Many people have heard of Semmelweis, whose fame rests on having shown in the 1840s that deaths from puerperal fever (an infection following childbirth) at the Vienna Lying-in Hospital could be reduced by making doctors and medical students wash their hands in a disinfectant solution before entering the maternity ward. His observations were largely ignored during his lifetime and for many years after his death in 1865. Near the end of the 19th century, however, and especially after the publication of a hagiographic biography in 1909, Semmelweis's reputation was raised to the skies. I know of no one else in the history of medicine whose reputation rose from the extreme of oblivion to reverence as one of medicine's greatest heroes. After he had acquired heroic status, it was asserted that Semmelweis was the first to discover that puerperal fever was contagious, that his work had led to the abolition of puerperal fever, that his now famous treatise, The Etiology, the Concept, and the Prophylaxis of Childbed Fever (1861) (Figure), was one of the greatest medical works of the 19th century, and that lack of support by his colleagues in Vienna drove Semmelweis mad. Since the 1970s, however, a small band of Semmelweis scholars have shown that few of these assertions are correct and that the truth about Semmelweis is much more complex -- and certainly more interesting -- than the conventional picture. That Semmelweis made some brilliant observations in 1847 on the manner in which puerperal fever is transmitted is beyond doubt. But he was his own worst enemy. His dogmatism, arrogance, hostility, and unforgivable rudeness to colleagues who dared to question his views, combined with his failure to publish his findings for 14 years, damaged his reputation. Such revelations prompted Sherwin Nuland to publish a paper entitled "The Enigma of Semmelweis: An Interpretation" in 1979. This book is a welcome expansion of that paper, with important additional information. There is broad agreement within the small group of historians who have studied Semmelweis since the 1970s that he possessed a complex and difficult character and about how his reputation rose from oblivion to fame. There are still disputes about both the nature of the mental illness from which Semmelweis suffered in his last few years and the cause of his death. Nuland, who believes that Semmelweis died as a result of a brutal attack by the staff of the lunatic asylum to which he had been admitted a fortnight before his death, has produced new evidence that supports this theory. But Nuland's certainty that Semmelweis suffered from Alzheimer's disease is not shared by most historians. That he was mentally deranged, or insane, or mad (whichever term you prefer) in his last few years is beyond dispute; but retrospective diagnosis of a mental illness that occurred in the 19th century is so difficult that exactly what illness Semmelweis was affected by may never be known. Unfortunately, this book has no index, no footnotes or endnotes, and only a brief bibliographic note. There are many places where one longs to know the evidence for new data; and there is the problem of the first chapter, which presents a detailed account of a young girl who becomes pregnant, is admitted to the General Hospital of Vienna in 1847, and dies of puerperal fever. The chapter is fictional in style and contains colloquial speech. For instance, a medical student says to the girl, "Please pay attention, young miss!" and the girl says to a nurse, "Please don't tell me I could die having a baby. Oh, please, please, Nurse, I couldn't bear to think of it," to which the nurse replies, "Hush, hush. . . . You'll get yourself all worried and excited for no reason." Because no source is given, I can only assume that part or even the whole of the first chapter is historical fiction. If so, it is out of place in an otherwise admirable history of the life and work of Semmelweis. Irvine Loudon, D.M., F.R.C.G.P.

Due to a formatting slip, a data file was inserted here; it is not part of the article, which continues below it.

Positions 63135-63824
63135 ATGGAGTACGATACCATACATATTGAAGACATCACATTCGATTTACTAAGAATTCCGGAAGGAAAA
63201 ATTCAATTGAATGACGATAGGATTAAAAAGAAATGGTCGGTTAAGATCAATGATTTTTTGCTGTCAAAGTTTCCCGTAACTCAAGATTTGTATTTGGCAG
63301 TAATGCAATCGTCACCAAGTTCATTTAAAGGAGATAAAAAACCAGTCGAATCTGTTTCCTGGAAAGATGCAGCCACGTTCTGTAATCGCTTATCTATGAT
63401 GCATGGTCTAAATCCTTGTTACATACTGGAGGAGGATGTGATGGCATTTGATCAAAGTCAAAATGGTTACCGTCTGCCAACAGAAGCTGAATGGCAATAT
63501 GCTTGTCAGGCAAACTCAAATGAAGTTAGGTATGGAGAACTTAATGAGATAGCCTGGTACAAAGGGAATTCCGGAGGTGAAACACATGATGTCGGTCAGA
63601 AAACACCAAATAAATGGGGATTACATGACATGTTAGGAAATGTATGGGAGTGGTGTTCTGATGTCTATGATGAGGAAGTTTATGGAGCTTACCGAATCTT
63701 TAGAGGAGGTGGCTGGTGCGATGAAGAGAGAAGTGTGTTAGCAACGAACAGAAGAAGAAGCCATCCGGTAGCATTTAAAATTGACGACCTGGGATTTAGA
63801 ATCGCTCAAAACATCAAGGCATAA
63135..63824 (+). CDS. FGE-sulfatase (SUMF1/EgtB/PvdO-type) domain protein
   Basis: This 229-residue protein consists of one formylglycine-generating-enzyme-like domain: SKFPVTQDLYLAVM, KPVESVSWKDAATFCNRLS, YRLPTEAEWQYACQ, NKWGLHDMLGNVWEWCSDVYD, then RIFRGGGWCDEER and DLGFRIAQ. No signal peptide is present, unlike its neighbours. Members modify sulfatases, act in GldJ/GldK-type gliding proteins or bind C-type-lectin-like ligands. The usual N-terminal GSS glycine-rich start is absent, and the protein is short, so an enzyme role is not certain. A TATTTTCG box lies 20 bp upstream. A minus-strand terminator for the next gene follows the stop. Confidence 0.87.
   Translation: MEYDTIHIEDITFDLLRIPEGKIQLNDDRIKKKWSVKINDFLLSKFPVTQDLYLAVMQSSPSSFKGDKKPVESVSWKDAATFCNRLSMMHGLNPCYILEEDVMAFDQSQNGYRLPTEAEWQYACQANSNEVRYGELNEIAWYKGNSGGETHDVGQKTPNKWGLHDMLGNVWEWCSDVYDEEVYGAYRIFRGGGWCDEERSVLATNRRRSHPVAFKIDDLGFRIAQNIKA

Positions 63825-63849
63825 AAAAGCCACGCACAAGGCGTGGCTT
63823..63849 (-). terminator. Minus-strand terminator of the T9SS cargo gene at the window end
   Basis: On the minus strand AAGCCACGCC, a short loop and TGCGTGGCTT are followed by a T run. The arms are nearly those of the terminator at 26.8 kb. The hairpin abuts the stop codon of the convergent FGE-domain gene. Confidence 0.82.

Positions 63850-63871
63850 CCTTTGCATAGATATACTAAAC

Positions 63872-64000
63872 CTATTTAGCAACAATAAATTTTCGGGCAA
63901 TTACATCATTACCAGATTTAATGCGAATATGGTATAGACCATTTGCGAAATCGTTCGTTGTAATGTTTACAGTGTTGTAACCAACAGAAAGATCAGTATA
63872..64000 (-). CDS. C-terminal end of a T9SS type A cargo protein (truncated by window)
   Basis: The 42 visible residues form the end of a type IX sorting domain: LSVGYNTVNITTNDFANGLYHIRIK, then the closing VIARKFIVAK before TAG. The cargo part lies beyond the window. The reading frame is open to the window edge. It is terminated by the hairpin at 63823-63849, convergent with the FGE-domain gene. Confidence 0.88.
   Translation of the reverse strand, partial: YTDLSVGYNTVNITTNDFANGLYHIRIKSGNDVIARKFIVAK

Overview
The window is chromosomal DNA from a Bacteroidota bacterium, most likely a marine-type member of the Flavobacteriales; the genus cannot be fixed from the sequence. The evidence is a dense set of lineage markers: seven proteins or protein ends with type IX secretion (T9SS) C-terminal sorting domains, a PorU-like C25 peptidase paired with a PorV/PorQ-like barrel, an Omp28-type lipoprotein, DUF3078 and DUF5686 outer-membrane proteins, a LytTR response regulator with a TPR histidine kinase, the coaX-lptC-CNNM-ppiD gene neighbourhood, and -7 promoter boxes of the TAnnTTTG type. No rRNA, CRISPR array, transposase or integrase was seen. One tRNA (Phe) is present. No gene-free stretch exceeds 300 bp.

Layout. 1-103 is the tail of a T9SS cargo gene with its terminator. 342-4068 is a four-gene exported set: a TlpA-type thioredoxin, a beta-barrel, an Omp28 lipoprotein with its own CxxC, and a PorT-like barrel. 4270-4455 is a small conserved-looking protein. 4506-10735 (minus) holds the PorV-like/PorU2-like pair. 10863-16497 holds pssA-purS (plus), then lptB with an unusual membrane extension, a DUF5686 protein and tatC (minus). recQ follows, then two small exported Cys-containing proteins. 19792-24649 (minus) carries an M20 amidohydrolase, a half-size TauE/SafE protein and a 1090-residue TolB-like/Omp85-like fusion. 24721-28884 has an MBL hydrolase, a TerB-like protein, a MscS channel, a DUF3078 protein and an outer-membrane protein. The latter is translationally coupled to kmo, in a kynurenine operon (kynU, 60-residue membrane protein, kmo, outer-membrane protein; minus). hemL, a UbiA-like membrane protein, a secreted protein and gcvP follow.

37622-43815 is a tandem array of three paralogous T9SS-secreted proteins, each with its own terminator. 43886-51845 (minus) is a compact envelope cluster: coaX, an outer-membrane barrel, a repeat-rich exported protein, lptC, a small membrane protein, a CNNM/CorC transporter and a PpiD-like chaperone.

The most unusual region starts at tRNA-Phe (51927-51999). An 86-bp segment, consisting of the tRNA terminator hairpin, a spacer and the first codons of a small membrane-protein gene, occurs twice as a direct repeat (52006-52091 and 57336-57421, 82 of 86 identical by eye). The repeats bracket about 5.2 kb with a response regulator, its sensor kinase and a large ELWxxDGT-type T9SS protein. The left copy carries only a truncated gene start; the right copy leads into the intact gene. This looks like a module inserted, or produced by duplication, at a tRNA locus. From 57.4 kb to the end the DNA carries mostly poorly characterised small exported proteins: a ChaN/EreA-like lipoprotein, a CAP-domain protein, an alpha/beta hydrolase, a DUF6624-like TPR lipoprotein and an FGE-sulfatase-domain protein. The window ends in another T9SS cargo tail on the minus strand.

Copyright © 2004 Massachusetts Medical Society. All rights reserved. The New England Journal of Medicine is a registered trademark of the MMS. --This text refers to an out of print or unavailable edition of this title.